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10-11-11, 12:16 PM
Join Date: Feb 2011
I agree with the other posts. Age is irrelevant, the prime concern is, do you know what you're talking about? Have you got a structure to your workshops, and can you teach? It's not as easy as it looks.
Are you considering a full-blown course with a number of paying students, or giving a lecture on a specific element to your local Camera Club?
I taught City & Guilds photography in the 70's before moving on to Uni lecturing. The most important thing is deciding what you're going to cover in each session and the ability levels of your students. If they're all accomplished photographers they will not appreciate you holding up a Box Brownie and saying, "This is a camera". On the other hand you must not take too much for granted. Decide what your students already know, then structure your lesson to take them to the next level. Always start your lesson with a retrospect of what they should already know, or the content of the last lesson.
Make them teach themselves. i.e. "Who can tell me what the Exposure Triangle is?" This will make them feel more included and the lesson will sink in more.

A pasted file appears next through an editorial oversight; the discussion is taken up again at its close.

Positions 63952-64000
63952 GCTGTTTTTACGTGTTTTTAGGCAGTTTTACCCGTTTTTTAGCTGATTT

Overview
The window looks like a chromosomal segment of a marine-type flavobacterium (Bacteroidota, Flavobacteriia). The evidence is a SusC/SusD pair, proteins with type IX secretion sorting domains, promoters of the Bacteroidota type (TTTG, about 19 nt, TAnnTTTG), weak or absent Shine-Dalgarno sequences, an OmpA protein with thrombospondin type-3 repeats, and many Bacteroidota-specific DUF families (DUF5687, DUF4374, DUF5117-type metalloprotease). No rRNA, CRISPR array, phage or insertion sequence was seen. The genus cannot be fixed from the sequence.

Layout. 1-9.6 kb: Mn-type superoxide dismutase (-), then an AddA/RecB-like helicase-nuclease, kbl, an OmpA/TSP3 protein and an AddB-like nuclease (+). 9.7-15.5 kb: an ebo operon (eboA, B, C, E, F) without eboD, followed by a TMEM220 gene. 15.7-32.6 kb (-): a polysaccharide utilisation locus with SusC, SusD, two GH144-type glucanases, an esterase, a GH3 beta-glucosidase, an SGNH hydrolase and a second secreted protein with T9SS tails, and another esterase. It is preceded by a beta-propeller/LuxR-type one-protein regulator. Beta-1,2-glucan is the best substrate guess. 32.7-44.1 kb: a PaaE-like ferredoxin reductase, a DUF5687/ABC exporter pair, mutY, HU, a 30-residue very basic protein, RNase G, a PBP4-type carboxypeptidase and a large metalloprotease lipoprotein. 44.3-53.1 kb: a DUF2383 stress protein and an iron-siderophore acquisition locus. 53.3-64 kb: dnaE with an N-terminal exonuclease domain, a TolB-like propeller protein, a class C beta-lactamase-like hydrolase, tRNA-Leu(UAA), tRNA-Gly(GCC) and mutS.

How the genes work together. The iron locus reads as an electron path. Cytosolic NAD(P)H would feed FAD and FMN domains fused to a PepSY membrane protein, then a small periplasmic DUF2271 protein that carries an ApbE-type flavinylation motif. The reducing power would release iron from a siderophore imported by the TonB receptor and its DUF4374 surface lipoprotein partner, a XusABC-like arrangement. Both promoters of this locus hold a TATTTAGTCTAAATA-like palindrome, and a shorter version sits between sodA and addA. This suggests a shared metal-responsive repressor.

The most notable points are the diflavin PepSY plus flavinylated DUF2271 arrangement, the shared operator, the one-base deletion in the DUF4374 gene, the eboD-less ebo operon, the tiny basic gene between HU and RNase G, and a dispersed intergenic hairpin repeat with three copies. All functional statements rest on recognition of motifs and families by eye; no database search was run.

Make sure you're fully conversant with every aspect of the course you're attempting to teach. You can get away with answering a difficult question once with, "I have no idea. But, I'll find out and get back to you." But if you try that twice you'll lose the confidence of your students.
It makes an enormous difference whether or not your students want to be there, but the way you're describing it, they will and that's a great help.
Above all exude confidence, never let your students think you're stumbling around in the dark.
The day you think you've found perfection is the day you stop looking, then someone else will find it and move in front of you.
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